One of the techniques is a stochastic algorithm (SLC), and the second is a determin(cid:173) istic technique based on learning the cumulative (SIC). The stochastic technique will generally be smoother on smaller numbers of data points, however, the de(cid:173) terministic technique is faster and applies to more that one dimension. We will present a result on the consistency and the convergence rate of the estimation error for our methods in the univariate case. When the unknown density is bounded and has bounded derivatives up to order K, we find that the estimation error is O((loglog(N)/N)-(l-t»), where N is the number of data points. As a comparison, for the kernel density estimator (with non-negative kernels), the estimation error is O(N-4 / 5 }, under the assumptions that the unknown density has a square integrable second derivative (see [6]), and that the optimal kernel width is used, which is not possible in practice because computing the optimal kernel width requires knowledge of the true density. One can see that for smooth density functions with bounded derivatives, our methods achieve an error rate that approaches O(N- 1 ).

2 New Density Estimation Techniques

To illustrate our methods, we will use neural networks, but stress that any suf(cid:173) ficiently general learning model will do just as well. The network's output will represent an estimate of the distribution function, and its derivative will be an estimate of the density. We will now proceed to a description of the two methods.

2.1 SLC (Stochastic Learning of the Cumulative)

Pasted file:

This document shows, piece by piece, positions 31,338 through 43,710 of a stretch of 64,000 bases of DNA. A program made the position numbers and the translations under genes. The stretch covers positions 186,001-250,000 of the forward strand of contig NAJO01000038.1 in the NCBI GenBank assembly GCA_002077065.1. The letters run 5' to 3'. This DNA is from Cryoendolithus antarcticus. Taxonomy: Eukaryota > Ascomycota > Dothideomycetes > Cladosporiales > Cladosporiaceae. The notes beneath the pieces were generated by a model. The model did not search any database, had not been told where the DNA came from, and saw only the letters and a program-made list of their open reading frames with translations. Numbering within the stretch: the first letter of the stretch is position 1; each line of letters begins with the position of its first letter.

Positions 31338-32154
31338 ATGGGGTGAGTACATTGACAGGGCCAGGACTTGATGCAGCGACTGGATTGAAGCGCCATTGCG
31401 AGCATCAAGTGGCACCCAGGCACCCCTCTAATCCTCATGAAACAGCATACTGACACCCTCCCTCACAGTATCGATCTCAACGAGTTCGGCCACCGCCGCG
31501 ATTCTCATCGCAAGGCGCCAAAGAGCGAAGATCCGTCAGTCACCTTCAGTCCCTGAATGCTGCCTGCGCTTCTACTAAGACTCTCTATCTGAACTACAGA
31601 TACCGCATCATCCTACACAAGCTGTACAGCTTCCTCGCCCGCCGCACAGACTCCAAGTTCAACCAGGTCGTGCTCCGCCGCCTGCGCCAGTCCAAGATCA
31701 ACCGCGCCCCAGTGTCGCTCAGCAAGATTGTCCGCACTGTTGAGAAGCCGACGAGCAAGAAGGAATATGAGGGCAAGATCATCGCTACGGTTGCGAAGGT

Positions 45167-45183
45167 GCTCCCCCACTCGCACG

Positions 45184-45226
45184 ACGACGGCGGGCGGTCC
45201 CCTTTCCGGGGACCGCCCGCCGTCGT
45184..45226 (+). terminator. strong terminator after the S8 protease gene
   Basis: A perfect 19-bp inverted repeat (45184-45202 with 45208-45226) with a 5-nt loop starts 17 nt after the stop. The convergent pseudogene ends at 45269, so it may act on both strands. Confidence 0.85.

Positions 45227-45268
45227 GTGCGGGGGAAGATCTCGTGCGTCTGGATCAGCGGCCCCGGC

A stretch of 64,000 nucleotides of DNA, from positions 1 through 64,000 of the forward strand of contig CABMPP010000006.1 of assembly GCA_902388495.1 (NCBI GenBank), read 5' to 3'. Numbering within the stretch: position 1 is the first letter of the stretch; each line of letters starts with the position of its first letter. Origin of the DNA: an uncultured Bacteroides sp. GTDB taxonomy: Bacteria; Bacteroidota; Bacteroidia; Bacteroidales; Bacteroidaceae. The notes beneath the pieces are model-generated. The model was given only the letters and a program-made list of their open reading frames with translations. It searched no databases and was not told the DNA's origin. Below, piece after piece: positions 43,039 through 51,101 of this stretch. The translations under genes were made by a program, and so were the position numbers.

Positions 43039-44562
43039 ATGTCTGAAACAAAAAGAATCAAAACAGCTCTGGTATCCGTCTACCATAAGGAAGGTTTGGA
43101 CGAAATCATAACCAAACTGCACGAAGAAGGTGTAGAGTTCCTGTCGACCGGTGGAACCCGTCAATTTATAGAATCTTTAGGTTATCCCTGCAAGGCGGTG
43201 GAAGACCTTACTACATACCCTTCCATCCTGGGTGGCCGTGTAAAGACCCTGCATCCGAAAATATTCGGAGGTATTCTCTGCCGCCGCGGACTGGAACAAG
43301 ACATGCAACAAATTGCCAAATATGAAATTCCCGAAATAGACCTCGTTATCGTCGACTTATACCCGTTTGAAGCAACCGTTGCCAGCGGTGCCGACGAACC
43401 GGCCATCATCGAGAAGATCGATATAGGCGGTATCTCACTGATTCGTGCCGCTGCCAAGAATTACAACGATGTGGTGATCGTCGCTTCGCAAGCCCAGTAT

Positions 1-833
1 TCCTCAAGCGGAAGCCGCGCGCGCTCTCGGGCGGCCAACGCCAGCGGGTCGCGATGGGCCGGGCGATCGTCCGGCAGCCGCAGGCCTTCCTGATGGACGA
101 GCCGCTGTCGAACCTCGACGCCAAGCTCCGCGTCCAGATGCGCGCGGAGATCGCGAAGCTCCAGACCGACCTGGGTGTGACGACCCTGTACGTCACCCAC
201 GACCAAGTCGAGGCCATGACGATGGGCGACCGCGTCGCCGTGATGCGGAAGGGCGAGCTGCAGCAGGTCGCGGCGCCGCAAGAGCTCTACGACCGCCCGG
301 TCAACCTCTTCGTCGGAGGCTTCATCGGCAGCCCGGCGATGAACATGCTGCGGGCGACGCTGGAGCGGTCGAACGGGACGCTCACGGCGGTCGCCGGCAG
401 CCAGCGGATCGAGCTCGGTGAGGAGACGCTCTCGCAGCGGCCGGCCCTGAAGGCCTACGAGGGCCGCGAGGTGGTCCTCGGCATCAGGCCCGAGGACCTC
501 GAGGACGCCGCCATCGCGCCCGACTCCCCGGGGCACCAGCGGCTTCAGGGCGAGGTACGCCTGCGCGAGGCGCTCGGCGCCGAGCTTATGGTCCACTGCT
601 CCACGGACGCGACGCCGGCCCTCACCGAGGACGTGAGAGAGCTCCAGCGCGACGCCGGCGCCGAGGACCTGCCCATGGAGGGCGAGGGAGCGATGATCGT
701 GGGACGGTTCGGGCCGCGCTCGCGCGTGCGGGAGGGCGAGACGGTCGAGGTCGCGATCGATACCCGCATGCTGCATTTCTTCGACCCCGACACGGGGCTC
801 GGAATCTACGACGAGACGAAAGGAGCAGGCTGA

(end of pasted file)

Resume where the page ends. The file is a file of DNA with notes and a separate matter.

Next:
Let Xn E R, n = 1, ... , N be the data points. Let the underlying density be g(x) and its distribution function G(x) = J~oog(t)dt. Let the neural network output be H (x, w), where w represents the set of weights of the network. Ideally, after training the neural network, we would like to have H (x, w) = G (x). It can easily be shown that the density of the random variable G(x) (x being generated according to g(x)) is uniform in [0,1]. Thus, if H(x,w) is to be as close as possible to G(x), then the network output should have a density that is close to uniform in [0,1]. This is what our goal will be. We will attempt to train the network such that its output density is uniform, then the network mapping should represent the distribution function G(x). The basic idea behind the proposed algorithm is to use the N data points as inputs to the network. For every training cycle, we generate a different set of N network targets randomly from a uniform distribution in [0, 1], and adjust


M Magdon-Ismail and A. Atiya

the weights to map the data points (sorted in ascending order) to these generated targets (also sorted in ascending order). Thus we are training the network to map the data to a uniform distribution.

Before describing the steps of the algorithm, we note that the resulting network has to represent a monotonically non decreasing mapping, otherwise it will not represent a legitimate distribution function. In our simulations, we used a hint penalty to enforce monotonicity [5]. The algorithm is as follows.

  1. Let Xl S X2 S ... S XN be the data points. Set t = 1, where t is the

training cycle number. Initialize the weights (usually randomly) to w(l).

  1. Generate randomly from a uniform distribution in [0,1] N points (and sort

them): UI S U2 S '" S UN· The point Un is the target output for X n· 3. Adjust the network weights according to the backpropagation scheme:

a£ w(t + 1) = w(t) - 17(t) aw


where £ is the objective function that includes the error term and the monotonicity hint penalty term [5]: